be hazarded for the recovery of Heaven; Some advise it, others dissuade: A third proposal is preferred, mentioned before by Satan, to search the truth of that prophecy or tradition in Heaven concerning an. other world, and another kind of creature equal or not much inferior to themselves, about this time to be created: Their doubt, who shall be sent on this difficult search; Satan their chief undertakes alone the voyage, is honoured and applauded. The council thus ended, the rest betake ihem several ways, and to several employments, as their inclinations lead them, to entertain the time till Satan return. He passes on his journey to Hell gates; finds them shut, and who sat there to guard them: by whom at length they are opened, and discover to him the great gulf between Hell and Heaven; with what difficulty he passes through, directed by Chaos, the power of that place, to the sight of this new world which he sought.

High on a throne of royal state, which far
Outshone the wealth of Ormus and of Ind,
Or where the gorgeous East with richest hand
Showers on her kings barbaric pearl and gold,
Satan exalted sat, by merit raised

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To that bad eminence: and, from despair
Thus high uplifted beyond hope, aspires
Beyond thus high: insatiate to pursue
Vain war with Heaven; and, by success, untaught,
His proud imaginations thus display'd.

10 Powers and Dominions, Deities of Heaven! For since no deep within her gulf can hold Immortal vigor, though oppress’d and fallen, I give not Heaven for lost. From this descent Celestial virtues rising will appear

15 More glorious and more dread than from no fall, And trust themselves to fear no second fate.

Me though just right and the fix'd laws of Heaven Did first create your Leader; next, free choice, With what besides, in council or in fight,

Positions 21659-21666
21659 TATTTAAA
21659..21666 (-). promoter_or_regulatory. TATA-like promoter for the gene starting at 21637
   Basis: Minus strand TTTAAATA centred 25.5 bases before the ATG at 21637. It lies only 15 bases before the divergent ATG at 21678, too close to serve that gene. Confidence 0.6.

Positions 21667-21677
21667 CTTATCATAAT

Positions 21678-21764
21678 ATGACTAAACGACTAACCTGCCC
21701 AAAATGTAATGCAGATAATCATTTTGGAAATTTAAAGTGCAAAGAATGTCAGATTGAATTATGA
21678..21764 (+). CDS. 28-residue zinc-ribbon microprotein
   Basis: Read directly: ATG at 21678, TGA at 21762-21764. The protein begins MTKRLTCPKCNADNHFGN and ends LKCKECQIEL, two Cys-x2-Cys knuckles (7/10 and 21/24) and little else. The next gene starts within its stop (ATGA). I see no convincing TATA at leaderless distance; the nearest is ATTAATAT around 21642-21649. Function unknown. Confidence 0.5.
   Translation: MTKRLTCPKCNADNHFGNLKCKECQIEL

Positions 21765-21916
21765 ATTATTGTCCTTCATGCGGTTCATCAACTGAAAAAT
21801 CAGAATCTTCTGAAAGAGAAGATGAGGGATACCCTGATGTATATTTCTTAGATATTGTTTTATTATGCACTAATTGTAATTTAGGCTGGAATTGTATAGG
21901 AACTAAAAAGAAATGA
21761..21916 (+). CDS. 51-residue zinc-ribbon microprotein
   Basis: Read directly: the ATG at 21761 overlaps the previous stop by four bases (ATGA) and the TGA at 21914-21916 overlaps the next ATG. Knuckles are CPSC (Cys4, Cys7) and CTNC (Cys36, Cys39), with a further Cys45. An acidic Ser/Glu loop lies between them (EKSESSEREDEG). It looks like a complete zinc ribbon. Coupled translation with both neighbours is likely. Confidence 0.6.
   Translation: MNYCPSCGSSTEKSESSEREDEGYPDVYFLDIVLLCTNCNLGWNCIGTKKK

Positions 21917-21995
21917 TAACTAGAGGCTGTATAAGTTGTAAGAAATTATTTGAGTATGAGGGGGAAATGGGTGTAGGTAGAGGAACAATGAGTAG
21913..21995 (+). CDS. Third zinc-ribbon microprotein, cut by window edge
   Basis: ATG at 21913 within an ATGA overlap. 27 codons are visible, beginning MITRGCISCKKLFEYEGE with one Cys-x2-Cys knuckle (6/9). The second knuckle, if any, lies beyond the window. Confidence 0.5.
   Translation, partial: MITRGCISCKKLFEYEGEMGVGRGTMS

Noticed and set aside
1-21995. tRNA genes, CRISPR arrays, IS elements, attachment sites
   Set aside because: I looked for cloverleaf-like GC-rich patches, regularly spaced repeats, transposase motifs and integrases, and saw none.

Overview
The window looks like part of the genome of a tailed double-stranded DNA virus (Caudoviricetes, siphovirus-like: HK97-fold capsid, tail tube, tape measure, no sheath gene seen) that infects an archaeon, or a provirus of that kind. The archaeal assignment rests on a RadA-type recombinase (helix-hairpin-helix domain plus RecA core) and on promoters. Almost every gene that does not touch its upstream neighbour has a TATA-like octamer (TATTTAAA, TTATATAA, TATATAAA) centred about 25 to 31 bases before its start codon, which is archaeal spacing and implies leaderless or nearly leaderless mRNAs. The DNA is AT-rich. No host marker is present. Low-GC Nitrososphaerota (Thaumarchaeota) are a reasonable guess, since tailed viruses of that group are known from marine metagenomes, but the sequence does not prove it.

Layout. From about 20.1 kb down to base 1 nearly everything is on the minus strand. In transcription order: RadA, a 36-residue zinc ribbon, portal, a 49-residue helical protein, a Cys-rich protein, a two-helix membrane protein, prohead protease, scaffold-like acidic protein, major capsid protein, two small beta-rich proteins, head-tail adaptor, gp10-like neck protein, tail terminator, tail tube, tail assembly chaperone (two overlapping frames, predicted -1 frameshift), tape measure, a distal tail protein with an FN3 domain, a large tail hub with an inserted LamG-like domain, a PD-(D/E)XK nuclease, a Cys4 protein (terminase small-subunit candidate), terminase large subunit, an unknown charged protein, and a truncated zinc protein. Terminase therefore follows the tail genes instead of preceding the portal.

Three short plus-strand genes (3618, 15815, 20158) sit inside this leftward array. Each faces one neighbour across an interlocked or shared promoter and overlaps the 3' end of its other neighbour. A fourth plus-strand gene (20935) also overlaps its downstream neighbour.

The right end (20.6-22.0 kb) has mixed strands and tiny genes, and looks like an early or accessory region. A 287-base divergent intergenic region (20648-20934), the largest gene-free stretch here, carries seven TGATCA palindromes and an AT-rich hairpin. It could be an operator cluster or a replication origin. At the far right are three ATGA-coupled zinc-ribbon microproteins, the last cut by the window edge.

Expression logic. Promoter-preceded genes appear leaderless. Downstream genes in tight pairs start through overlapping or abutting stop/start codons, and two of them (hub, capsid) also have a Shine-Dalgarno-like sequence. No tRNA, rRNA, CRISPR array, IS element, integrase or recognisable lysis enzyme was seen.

20 Hath been achieved of merit; yet this loss, Thus far at least recover'd, hath much more Establish'd in a safe unenvied throne, Yielded with full consent. The happier state In heaven, which follows dignity, might draw 25 Envy from each inferior; but who here Will envy whom the highest place exposes Foremost to stand against the Thunderer's aim, Your bulwark, and condemns to greatest share Of endless pain? Where there is then no good 30 For which to strive, no strife can grow up there From faction; for none sure will claim in Hell Precedence; none, whose portion is so small Of present pain, that with ambitious mind Will covet more. With this advantage then

35 To union, and firm faith, and firm accord, More than can be in Heaven, we now return To claim our just inheritance of old, Surer to prosper than prosperity Could have assured us; and, by what best way, Whether of open war, or covert guile, We now debate: Who can advise may speak.

He ceased: and next him Moloch, sceptred king,
Stood up, the strongest and the fiercest Spirit
That fought in Heaven, now fiercer by despair: 45
His trust was with the Eternal to be deem'd
Equal in strength; and rather than be less
Cared not to be at all; with that care lost
Went all his fear: of God, or Hell, or worse,
He reck'd not; and these words thereafter spake. 50

My sentence is for open war; Of wiles,
More unexpert, I boast not: them let those
Contrive who need, or when they need; not now,